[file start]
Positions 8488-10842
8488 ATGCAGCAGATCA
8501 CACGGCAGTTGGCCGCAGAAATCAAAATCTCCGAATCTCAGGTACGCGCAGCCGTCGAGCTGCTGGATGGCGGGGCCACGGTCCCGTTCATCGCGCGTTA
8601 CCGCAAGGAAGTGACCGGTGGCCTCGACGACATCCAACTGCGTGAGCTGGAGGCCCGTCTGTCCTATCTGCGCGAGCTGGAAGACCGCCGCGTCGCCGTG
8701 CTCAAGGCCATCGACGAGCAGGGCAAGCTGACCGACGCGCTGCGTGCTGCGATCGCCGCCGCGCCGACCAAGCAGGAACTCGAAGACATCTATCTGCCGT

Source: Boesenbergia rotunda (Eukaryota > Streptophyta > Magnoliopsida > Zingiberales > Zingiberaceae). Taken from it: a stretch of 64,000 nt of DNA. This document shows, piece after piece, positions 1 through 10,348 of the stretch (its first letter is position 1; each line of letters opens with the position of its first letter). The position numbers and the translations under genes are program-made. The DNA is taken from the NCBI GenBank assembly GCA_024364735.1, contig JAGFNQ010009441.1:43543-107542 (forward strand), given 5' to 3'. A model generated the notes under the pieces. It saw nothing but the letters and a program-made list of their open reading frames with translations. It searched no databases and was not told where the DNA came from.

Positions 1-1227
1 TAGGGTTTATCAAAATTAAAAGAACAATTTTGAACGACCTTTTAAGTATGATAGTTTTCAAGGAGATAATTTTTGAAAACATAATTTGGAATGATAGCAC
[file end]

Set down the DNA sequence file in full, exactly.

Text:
Positions 8488-10842
8488 ATGCAGCAGATCA
8501 CACGGCAGTTGGCCGCAGAAATCAAAATCTCCGAATCTCAGGTACGCGCAGCCGTCGAGCTGCTGGATGGCGGGGCCACGGTCCCGTTCATCGCGCGTTA
8601 CCGCAAGGAAGTGACCGGTGGCCTCGACGACATCCAACTGCGTGAGCTGGAGGCCCGTCTGTCCTATCTGCGCGAGCTGGAAGACCGCCGCGTCGCCGTG
8701 CTCAAGGCCATCGACGAGCAGGGCAAGCTGACCGACGCGCTGCGTGCTGCGATCGCCGCCGCGCCGACCAAGCAGGAACTCGAAGACATCTATCTGCCGT

Source: Boesenbergia rotunda (Eukaryota > Streptophyta > Magnoliopsida > Zingiberales > Zingiberaceae). Taken from it: a stretch of 64,000 nt of DNA. This document shows, piece after piece, positions 1 through 10,348 of the stretch (its first letter is position 1; each line of letters opens with the position of its first letter). The position numbers and the translations under genes are program-made. The DNA is taken from the NCBI GenBank assembly GCA_024364735.1, contig JAGFNQ010009441.1:43543-107542 (forward strand), given 5' to 3'. A model generated the notes under the pieces. It saw nothing but the letters and a program-made list of their open reading frames with translations. It searched no databases and was not told where the DNA came from.

Positions 1-1227
1 TAGGGTTTATCAAAATTAAAAGAACAATTTTGAACGACCTTTTAAGTATGATAGTTTTCAAGGAGATAATTTTTGAAAACATAATTTGGAATGATAGCAC